Monday, 13 July 2015

Large Hadron Collider2 Experiment to Come Up with New Physics


The second incarnation of Large Hadron Collider (LHC2) is going to look for signs of Physics beyond the current ultimate theory in the field the Standard Model. This experiment is designed to look for things like super symmetry, new particles and ultimately the particles that constitute dark matter. Many theoretical physicists are throwing their weight behind this great work. The countries like India, USA, countries of the European Union are behind setting up of this giant reactor. The earlier run produced a large volume of data that are being processed to get some valuable clues to solve the riddles of quantum physics. For instance, the Indian contingent that processed the data from the experiment strongly believes that the data capable of revealing new Physics might have already been out.

large hadron collider

LHC Experiments

There are several experiments running parallel in the LHC chamber. According to theoretical physicists, each collision between the subatomic particles is an experiment. The subatomic particles are precisely made to collide with each other at a speed close to that of light. These high velocity collisions are expected to yield a huge volume of data. The information technologists have evolved a method called Big Data especially for this purpose. Its spinoff has been used in developing business intelligence. Basically there are four large experiments that are being held simultaneously to squeeze out the hiding phenomena in the subatomic world. They are A Large Ion Collider Experiment (ALICE), the Compact Muon Solenoid (CMS), A Toroidal LHC Apparatus (ATLAS) and Large Hadron Collider beauty (LHCb).  In the previous run, the collisions were allowed to take place at an energy level of 7 TeV. After the repair, the energy of the particle collision has been increased to 13 TeV.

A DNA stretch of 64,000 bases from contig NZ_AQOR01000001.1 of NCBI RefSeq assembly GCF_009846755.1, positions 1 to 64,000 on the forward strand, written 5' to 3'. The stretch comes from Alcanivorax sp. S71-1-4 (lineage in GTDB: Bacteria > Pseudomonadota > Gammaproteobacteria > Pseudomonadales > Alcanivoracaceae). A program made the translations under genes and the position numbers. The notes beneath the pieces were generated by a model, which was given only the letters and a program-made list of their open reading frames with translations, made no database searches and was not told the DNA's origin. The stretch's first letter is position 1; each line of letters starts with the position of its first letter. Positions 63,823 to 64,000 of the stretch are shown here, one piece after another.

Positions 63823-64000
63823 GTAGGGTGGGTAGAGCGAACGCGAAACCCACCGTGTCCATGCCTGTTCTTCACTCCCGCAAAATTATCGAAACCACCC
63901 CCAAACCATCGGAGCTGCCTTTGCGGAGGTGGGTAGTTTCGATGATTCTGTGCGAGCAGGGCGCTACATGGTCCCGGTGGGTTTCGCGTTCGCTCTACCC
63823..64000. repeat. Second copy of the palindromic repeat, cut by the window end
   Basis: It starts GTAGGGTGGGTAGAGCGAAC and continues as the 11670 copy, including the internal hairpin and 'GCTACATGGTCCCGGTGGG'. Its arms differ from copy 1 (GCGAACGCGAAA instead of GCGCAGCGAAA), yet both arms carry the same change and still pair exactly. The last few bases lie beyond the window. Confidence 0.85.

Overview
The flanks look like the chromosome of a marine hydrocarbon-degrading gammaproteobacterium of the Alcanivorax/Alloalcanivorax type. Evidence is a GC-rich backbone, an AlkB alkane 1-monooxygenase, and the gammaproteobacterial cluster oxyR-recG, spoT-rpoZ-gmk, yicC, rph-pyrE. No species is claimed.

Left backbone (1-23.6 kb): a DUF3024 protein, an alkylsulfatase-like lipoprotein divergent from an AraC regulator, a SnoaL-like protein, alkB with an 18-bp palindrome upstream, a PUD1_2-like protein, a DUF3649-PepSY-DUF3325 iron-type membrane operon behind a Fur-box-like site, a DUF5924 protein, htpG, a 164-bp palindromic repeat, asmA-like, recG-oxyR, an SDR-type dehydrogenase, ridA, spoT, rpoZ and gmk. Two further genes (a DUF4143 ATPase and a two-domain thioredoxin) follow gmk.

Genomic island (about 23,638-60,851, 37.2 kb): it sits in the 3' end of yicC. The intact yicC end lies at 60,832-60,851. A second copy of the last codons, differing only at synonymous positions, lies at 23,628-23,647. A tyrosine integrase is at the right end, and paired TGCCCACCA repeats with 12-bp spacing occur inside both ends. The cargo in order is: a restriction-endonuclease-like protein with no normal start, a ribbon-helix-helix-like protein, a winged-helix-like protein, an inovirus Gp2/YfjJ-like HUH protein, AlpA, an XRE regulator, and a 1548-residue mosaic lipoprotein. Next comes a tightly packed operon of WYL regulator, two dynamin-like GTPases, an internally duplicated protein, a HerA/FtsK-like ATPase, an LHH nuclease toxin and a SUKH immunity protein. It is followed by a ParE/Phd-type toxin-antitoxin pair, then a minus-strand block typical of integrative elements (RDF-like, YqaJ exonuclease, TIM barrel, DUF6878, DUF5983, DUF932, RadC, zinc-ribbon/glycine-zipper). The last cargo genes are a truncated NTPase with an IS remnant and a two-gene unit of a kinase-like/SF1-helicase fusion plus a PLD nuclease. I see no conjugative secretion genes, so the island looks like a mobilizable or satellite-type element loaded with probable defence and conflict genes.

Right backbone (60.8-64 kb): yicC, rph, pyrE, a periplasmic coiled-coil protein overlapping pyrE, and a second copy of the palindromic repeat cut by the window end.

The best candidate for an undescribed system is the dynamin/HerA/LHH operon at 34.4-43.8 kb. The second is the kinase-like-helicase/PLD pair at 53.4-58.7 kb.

subatomic world

What Experiments Look For?

Among other things, the second version of LHC is expected to look for the clues that point to the existence of Physics beyond the Standard Model propounded by the noted Scientist Sir Albert Einstein. Of the four major experiments described above, ATLAS and CMS look for the evidence of super symmetry, super-symmetric particles, dark matter and anything exotic beyond the Standard Model. On the other hand, the LHCb will be looking at the rare decays of elementary particles named musons with greater precisions. These particles contain the b quark. The data coming from the previous run were analyzed for the angular distribution of particles coming from B mesons to form K* and a set of mu leptons, which are the heavier counterpart of the most well-known particle electron.

super symmetry

Thuruvananthapuram Switzerland